It does mean now that – with a decent number of pages – I’ve got to do a jigsaw puzzle and think about some craft. I’m putting bits to one side, making interesting connections, rubbing out others. I’m finding that it isn’t what I’d thought it would be – but I can hear its independent heartbeat.  It’s turning out to be – at this stage – a play that looks at my lifelong obsessions; it’s got me all over it, without me planning it that way.

Now, please, Muse, help me turn this into the Exciting Thing it looks like it could be….


Get creative on yo’ ass

The other day, I remembered that 2012 is going to be an exciting year. And then realised we’re 7/12s of the way through.

Apart from making me feel like my brain is falling has fallen through a hole in my saggy toddler-mum trews and lies spat on, in a wet puddle alongside the rotted tendrils of my once-feted perspicacity*, my “WTF” double-take at the calendar brought me up short.

First, I reacted like a self-loathing drunk (swap “what did I DO last night?” for “where have I been the last 7 months?”); and second, I felt like a working-from-home parent who sees that it’s two-thirty in the afternoon (“Oh, shit.”) This is not diminished by often being that W@H parent.

“Yes, Kirk,” I muttered to no-one at all, “it’s time to get creative on yo’ass.”

Five months before 2013 gets here. It’s not a number I especially warm to.

So here’s the 2012 To-Do List (in the order in which they’re salvaged from that wet puddle of fallen brain):

  • Find two wonderful theatre producers. One for a big society drama that makes you weep, one for a physical, druggy, political, post-Afghanistan one-man show. I know you’re out there, Auntie/Uncle Magic
  • Complete my spec TV serial script (from that fantastic Channel 4Screenwriting thing that might have a wee connection with the first six months of my 2012) with the magic dust I pilfered off the shoulders of giants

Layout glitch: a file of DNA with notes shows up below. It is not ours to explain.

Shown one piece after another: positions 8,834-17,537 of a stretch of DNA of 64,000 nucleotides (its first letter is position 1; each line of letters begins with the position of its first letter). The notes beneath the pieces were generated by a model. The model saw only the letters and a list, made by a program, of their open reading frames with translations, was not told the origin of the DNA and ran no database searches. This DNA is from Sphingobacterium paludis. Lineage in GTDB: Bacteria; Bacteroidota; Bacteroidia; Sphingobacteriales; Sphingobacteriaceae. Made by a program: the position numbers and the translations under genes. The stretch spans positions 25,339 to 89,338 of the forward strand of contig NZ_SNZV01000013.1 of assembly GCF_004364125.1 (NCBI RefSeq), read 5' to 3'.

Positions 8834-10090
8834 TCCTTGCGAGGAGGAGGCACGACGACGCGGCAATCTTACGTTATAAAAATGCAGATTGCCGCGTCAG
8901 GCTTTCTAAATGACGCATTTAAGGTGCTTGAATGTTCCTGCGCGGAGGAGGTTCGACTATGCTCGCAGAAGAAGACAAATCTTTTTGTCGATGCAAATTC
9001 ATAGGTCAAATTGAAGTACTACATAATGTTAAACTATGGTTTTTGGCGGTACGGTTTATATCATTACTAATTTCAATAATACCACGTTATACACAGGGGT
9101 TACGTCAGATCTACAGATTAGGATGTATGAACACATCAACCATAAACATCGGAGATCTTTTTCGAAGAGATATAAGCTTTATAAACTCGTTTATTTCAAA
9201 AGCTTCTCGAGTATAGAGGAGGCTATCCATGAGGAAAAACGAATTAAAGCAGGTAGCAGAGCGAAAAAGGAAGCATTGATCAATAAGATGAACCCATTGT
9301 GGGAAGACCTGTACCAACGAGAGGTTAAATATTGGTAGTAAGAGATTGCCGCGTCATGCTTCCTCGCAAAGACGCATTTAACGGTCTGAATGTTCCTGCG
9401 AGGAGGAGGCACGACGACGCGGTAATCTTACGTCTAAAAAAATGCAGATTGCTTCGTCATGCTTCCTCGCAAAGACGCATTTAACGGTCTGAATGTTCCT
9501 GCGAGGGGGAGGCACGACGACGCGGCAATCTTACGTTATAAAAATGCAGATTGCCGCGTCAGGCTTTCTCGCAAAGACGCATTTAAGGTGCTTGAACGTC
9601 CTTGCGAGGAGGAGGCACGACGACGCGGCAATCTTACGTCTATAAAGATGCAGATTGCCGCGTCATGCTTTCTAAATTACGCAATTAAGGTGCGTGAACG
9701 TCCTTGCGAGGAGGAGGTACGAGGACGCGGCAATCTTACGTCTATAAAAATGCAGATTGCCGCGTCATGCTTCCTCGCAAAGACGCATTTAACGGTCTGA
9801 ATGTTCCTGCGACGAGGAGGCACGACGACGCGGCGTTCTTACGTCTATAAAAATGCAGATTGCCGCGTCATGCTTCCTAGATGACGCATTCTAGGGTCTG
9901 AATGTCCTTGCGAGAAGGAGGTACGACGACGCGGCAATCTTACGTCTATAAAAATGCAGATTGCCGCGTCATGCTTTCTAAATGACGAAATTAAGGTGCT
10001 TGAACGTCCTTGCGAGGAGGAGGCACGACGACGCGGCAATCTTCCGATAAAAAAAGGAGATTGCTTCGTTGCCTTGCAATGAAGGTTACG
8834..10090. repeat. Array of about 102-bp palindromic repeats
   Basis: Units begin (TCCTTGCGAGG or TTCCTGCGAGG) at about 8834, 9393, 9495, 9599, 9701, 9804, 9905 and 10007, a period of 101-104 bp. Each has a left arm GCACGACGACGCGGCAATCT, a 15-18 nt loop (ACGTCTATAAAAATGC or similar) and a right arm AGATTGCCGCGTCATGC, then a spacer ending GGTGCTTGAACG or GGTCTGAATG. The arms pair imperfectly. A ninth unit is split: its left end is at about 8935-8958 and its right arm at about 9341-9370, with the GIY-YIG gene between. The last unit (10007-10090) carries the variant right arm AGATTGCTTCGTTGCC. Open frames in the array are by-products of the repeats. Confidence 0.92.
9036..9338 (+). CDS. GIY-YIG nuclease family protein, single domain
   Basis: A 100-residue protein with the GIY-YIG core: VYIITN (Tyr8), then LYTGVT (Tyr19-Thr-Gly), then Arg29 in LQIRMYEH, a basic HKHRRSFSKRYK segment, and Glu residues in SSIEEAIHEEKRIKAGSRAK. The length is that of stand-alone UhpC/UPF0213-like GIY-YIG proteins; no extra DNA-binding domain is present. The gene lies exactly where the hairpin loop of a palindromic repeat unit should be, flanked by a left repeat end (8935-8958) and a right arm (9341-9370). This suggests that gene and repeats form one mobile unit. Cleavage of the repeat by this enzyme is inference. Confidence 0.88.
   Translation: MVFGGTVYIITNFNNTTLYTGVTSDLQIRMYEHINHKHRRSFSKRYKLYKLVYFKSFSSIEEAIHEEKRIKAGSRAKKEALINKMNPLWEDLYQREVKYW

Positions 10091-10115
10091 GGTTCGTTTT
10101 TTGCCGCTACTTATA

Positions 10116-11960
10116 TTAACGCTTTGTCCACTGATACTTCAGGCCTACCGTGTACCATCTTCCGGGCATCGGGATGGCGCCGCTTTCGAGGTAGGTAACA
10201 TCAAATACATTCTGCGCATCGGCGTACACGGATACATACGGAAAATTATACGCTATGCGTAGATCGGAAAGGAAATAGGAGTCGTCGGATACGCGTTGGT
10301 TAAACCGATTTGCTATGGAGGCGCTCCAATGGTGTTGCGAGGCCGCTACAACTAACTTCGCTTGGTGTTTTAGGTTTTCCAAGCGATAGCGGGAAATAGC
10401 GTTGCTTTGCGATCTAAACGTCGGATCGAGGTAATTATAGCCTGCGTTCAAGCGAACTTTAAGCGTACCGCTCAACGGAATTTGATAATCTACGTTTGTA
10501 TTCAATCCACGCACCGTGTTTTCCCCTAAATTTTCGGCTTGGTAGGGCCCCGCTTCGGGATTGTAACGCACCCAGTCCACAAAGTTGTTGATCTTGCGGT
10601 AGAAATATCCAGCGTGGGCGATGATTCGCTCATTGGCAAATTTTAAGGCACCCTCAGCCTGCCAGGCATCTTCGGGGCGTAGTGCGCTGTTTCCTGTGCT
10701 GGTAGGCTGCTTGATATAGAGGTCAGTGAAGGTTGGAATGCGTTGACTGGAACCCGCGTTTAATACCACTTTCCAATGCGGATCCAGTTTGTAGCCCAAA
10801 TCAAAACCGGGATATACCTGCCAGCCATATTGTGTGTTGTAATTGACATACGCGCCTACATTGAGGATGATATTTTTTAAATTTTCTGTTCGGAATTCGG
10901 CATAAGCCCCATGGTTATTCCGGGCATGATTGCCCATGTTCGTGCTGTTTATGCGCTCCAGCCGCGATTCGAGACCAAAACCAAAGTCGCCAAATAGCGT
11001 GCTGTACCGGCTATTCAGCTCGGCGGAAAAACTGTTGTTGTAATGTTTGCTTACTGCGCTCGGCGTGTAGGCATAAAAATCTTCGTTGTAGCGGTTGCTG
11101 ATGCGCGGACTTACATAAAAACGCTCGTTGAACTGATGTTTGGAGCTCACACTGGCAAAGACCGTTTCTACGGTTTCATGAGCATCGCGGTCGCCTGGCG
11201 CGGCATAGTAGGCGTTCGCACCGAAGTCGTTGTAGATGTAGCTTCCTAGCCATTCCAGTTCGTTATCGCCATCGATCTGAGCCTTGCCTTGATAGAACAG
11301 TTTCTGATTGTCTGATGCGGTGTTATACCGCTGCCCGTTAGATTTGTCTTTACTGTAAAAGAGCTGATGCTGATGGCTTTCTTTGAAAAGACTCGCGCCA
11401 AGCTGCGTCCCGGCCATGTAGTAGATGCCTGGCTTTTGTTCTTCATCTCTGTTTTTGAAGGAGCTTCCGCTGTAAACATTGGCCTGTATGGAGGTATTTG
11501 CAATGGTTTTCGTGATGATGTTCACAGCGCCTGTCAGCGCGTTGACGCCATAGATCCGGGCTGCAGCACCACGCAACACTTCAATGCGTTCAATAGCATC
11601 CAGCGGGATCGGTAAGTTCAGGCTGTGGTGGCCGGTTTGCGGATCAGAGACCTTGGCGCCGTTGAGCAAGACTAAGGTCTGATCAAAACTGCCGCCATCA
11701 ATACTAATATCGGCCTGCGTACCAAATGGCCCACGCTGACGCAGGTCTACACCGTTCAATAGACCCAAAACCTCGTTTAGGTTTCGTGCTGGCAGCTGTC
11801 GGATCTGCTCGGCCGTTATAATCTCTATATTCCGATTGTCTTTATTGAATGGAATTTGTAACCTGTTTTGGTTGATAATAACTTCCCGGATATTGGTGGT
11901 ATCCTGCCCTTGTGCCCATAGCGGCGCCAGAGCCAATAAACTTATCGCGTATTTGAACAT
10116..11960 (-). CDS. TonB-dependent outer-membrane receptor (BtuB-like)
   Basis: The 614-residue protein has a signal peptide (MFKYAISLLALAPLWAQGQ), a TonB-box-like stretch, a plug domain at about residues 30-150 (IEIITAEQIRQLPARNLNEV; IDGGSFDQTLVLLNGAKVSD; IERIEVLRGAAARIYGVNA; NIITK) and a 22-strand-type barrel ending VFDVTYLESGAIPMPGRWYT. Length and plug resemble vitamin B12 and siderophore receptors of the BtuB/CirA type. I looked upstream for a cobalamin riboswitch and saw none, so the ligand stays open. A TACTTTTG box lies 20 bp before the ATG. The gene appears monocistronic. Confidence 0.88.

• Get a decent draft together of a new political show, inspired by a bloke in the South West. I say no more…
  • Pin down those two pitchable ideas that are haunting my head – oh, yeah: and PITCH THEM!
  • And if – in the middle of all that – I find a wonderful agent (another Auntie/Uncle Magic), I’ll be happy.

No pressure. Advertising it all on the web to make me accountable, no hassle. Ha ha ha bonk.

* I assume you know no different

Absurd journeys

Black Barn at LOST is now over. This dysfunctional circus family, scary siblings, pyromania and (understandable) reclusivity is – for now – a thing of the past. Theatre company tidy carnage did a great job with a sterling cast: Cameron Crighton, Helen Cuinn, Eilidh McCormick and Scott Reid, directed by Alice Butler with a superbly creepy set from Bethany Morris.

Here’s a glimmer or two from the audience’s eyes:

Very Dark. Seriously loved it.

Brilliantly bonkers!

tidy carnage pull one out the hat!

Thoroughly enjoyed the sinister surrealism of Gill Kirk’s Black Barn. Thought-provoking stuff. Loved it.”

Black Barn 15-17 June

Black Barn – it’s getting closer….15, 16, 17 June, LOST theatre, London

You think it’s just you. That footstep. That scrabble. That…breath? You shouldn’t be scared. You’re all grown-up now. Come on, come with us. Let’s go inside. Look: the door’s open.”

As you might have read below, I’m v excited about this project with tidy carnage. They’re a new, Glasgow-based company, working with new writing, movement and dance to find “engaging and intriguing” performances.  Believe me, this one is intriguing on all levels…(in a GOOD WAY!)

Date:  15th, 16th, 17th June 2012
Time: 8pm
Ticket prices: £10 full / £ 7 concessions
Box Office: 0844 847 1680 or click here

And if you want to advertise your enthusiasm and perhaps infect your friends with the urge, please do that thing you do on our facebook page.